BTW, there evidently was quite an exodus from Columbia County, Pennsylvania to Northwestern Illinois (Quad Cities area) with the conclusion of the Black Hawk situation there.Jackson D. Thornton was one of the emigrants, probably shortly before 1850.
Jackson, according to his biography from Mercer County, was the son of Eli and Abigail (Hittle) Thornton of Columbia County, Pennsylvania.
Several other families from Columbia County relocated, and I'm not quite sure yet when, but the "period piece histories" of the 1880's for Mercer County yield quite a few Columbia County connections.
One of the projects I'm currently working on is an alphabetical listing of Columbia and Montour Counties from the results of the 1850 census.While there are indexes already in place, a fresh transcription may be beneficial, especially from someone somewhat familiar with the surnames of the area.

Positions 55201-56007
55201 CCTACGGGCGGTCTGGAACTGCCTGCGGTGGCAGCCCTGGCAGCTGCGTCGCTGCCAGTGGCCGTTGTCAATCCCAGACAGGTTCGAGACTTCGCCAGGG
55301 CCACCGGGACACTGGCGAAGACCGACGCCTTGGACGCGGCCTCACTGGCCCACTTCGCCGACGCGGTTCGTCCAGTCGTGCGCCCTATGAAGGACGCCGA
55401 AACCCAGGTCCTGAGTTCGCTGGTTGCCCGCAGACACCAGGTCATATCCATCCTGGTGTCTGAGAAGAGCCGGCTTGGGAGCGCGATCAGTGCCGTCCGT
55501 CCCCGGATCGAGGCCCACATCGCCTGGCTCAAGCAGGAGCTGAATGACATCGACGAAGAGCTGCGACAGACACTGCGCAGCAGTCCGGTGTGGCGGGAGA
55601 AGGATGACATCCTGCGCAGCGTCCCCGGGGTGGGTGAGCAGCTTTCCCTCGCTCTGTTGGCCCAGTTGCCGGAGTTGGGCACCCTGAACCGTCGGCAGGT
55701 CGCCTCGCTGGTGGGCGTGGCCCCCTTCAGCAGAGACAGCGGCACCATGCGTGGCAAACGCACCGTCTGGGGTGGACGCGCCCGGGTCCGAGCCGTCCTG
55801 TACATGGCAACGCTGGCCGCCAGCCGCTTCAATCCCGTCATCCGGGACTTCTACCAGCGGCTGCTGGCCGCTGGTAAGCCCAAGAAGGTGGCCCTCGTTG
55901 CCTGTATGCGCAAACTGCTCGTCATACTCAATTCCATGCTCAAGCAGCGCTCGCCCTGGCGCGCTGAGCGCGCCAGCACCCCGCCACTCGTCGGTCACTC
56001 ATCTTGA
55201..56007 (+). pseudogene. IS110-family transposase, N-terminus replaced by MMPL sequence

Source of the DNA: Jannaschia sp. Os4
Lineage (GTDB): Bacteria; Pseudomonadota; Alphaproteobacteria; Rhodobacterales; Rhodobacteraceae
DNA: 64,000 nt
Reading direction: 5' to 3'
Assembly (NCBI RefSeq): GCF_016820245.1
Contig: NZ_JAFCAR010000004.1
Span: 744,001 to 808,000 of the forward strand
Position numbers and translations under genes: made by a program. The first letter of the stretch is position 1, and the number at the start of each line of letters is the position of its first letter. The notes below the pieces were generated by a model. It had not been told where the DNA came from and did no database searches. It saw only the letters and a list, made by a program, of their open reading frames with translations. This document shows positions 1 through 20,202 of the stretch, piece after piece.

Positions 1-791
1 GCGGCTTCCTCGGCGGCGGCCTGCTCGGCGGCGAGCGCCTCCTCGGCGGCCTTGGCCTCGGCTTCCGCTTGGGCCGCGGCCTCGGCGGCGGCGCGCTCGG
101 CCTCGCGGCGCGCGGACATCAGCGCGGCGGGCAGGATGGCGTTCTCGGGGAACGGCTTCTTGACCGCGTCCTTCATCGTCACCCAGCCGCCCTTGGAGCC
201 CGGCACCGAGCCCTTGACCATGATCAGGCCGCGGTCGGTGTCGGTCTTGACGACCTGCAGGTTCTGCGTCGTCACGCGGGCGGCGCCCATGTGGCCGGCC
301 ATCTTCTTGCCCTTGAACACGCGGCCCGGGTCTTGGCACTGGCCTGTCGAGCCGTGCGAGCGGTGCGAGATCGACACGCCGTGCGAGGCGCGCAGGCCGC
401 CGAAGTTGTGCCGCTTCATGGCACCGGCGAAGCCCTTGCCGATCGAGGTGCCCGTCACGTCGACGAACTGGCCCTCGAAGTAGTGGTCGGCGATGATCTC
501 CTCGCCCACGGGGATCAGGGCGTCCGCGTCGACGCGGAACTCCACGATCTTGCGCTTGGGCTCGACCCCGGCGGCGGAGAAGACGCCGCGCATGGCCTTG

I'm starting with 1850 as a base, and will eventually work backward all the way to 1820, and then will jump to the corresponding townships in Northumberland County for the 1790, 1800 and 1810 data.
Hopefully I'll be able to help identify more than just my own missing relatives by doing so.
Welliver, Wooliver, Wolover, are all phonetic spellings of the same family name, and can be found from Luzerne to Union Counties. You have quite the project if you decide to pursue any of them!
One more last BTW, Lorentz is also in the 1840 census for East Penn, and you're looking at the same earlier references for him that I'd already encountered.I was hoping you had another 5 daughter reference!
But, you're beginning to see why I found my original hypothesis so plausible.
We're a long way from a smoking gun, but I'm smelling the powder burn!!